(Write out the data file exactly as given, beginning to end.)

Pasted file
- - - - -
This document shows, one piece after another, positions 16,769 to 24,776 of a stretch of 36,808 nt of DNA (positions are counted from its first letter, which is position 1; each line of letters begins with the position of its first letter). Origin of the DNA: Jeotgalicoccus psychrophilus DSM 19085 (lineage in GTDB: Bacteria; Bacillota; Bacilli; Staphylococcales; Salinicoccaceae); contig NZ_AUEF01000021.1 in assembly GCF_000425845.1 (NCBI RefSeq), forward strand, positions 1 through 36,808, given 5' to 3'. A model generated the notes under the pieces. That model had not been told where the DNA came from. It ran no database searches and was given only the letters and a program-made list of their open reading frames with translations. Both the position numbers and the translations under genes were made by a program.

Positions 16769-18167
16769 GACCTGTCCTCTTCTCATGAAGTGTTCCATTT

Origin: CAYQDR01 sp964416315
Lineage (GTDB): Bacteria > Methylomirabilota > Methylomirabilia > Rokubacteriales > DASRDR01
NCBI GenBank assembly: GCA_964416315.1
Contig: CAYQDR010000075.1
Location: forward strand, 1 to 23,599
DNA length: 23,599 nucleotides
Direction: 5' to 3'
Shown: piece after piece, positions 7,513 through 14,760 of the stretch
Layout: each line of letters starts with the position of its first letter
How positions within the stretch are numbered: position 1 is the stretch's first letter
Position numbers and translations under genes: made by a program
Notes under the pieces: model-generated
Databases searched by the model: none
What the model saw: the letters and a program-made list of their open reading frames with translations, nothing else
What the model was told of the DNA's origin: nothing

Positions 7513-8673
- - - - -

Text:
This document shows, one piece after another, positions 16,769 to 24,776 of a stretch of 36,808 nt of DNA (positions are counted from its first letter, which is position 1; each line of letters begins with the position of its first letter). Origin of the DNA: Jeotgalicoccus psychrophilus DSM 19085 (lineage in GTDB: Bacteria; Bacillota; Bacilli; Staphylococcales; Salinicoccaceae); contig NZ_AUEF01000021.1 in assembly GCF_000425845.1 (NCBI RefSeq), forward strand, positions 1 through 36,808, given 5' to 3'. A model generated the notes under the pieces. That model had not been told where the DNA came from. It ran no database searches and was given only the letters and a program-made list of their open reading frames with translations. Both the position numbers and the translations under genes were made by a program.

Positions 16769-18167
16769 GACCTGTCCTCTTCTCATGAAGTGTTCCATTT

Origin: CAYQDR01 sp964416315
Lineage (GTDB): Bacteria > Methylomirabilota > Methylomirabilia > Rokubacteriales > DASRDR01
NCBI GenBank assembly: GCA_964416315.1
Contig: CAYQDR010000075.1
Location: forward strand, 1 to 23,599
DNA length: 23,599 nucleotides
Direction: 5' to 3'
Shown: piece after piece, positions 7,513 through 14,760 of the stretch
Layout: each line of letters starts with the position of its first letter
How positions within the stretch are numbered: position 1 is the stretch's first letter
Position numbers and translations under genes: made by a program
Notes under the pieces: model-generated
Databases searched by the model: none
What the model saw: the letters and a program-made list of their open reading frames with translations, nothing else
What the model was told of the DNA's origin: nothing

Positions 7513-8673